Shows & Panels
- The 2014 Big Picture on Cyber Security
- AFCEA Answers
- Ask the CIO
- Building the Hybrid Cloud
- Connected Government: How to Build and Procure Network Services for the Future
- Continuing Diagnostics and Mitigation: Discussion of Progress and Next Steps
- Federal Executive Forum
- Federal Tech Talk
- The Future of Government Data Centers
- The Future of IT: How CIOs Can Enable the Service-Oriented Enterprise
- The Intersection: Where Technology Meets Transformation
- Maximizing ROI Through Data Center Consolidation
- Mitigating Insider Threats in Virtual & Cloud Environments
- Modern Mission Critical Series
- Moving to the Cloud. What's the best approach for me
- Navigating Tough Choices in Government Cloud Computing
- The New Generation of Database
- Satellite Communications: Acquiring SATCOM in Tight Times
- Targeting Advanced Threats: Proven Methods from Detection through Remediation
- Transformative Technology: Desktop Virtualization in Government
- The Truth About IT Opex and Software Defined Networking
- Value of Health IT
- Air Traffic Management Transformation Report
- Cloud First Report
- General Dynamics IT Enterprise Center
- Gov Cloud Minute
- Government in Technology Series
- Homeland Security Cybersecurity Market Report
- National Cybersecurity Awareness Month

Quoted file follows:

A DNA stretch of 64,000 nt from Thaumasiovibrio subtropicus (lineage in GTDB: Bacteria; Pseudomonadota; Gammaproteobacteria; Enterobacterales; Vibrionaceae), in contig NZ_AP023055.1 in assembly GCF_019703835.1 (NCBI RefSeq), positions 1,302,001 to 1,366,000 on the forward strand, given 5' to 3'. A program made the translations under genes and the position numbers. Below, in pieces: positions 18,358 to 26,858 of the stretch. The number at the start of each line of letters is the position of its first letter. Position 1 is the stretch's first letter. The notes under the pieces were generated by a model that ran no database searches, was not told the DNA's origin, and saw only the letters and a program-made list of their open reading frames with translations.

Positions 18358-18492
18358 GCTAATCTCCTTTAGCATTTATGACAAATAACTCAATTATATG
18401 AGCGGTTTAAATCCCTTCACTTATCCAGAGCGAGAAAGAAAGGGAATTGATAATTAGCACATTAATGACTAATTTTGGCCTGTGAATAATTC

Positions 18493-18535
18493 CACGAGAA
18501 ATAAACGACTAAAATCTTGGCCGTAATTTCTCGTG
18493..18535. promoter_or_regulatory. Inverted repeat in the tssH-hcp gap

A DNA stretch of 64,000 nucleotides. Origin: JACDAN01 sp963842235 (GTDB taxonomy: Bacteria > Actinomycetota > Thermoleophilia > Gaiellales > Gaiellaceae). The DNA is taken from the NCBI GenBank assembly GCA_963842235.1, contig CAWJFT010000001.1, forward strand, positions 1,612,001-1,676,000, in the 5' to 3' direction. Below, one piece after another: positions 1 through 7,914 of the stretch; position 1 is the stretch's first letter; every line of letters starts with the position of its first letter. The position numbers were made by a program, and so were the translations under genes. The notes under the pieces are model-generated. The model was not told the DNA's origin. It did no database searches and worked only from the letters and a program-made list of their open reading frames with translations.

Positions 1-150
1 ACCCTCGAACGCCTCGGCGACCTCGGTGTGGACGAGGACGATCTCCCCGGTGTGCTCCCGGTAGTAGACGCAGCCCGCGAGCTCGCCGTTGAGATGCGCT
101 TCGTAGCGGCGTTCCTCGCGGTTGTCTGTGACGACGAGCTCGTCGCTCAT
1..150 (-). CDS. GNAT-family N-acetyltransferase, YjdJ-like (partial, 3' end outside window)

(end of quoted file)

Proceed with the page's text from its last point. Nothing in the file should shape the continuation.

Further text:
- Technology Insights
- The Cyber Security Report
- The Next Generation Cyber Security Experts
Shows & Panels
Woman hurt in destructive Montana avalanche dies
Tuesday - 3/4/2014, 2:24am EST
MISSOULA, Mont. (AP) -- A woman who was rescued about three hours after her Missoula home was destroyed by an avalanche has died.
About 100 neighbors converged to help find 68-year-old Michel Colville, her husband and an 8-year-old boy, who were buried Friday when the avalanche swept down a mountain and crushed the couple's house in a residential area of the western Montana city.
Colville died Sunday night at St. Patrick Hospital, Missoula police said Monday. Her husband, Fred Allendorf, remained hospitalized in serious condition.
Allendorf was buried for about two hours before rescuers found him in an air pocket created by a fallen chimney in their house at the base of Mount Jumbo.
Eight-year-old Phoenix Scoles-Coburn and his 10-year-old sister, Coral, were outside playing when the slide hit at 4 p.m. Friday. Coral was able to dig herself out of the snow, but Phoenix was buried for about an hour. He was able to survive due to an air pocket in the debris, officials have said.
Steve Karkanen, director of the West Central Montana Avalanche Center, said a snowboarder trigged the avalanche. The snowboarder was briefly caught in the avalanche but managed to get out of the slide before it picked up speed, Karkanen said.
No charges have been filed but Missoula police said they will meet with prosecutors this week to discuss their investigation and any potential criminal culpability, the Missoulian reported.
City officials reminded residents Monday that Mount Jumbo and Mount Sentinel are closed to the public. Police also warned residents at the base of Mount Jumbo that the risk of another avalanche was heightened for the next 48 hours because the forecast calls for freezing rain followed by more snow.
No evacuation orders have been issued, but the city asked volunteers who were working to recover belongings from Allendorf's house to leave the area due to the increased risk.
Copyright 2014 The Associated Press. All rights reserved. This material may not be published, broadcast, rewritten or redistributed.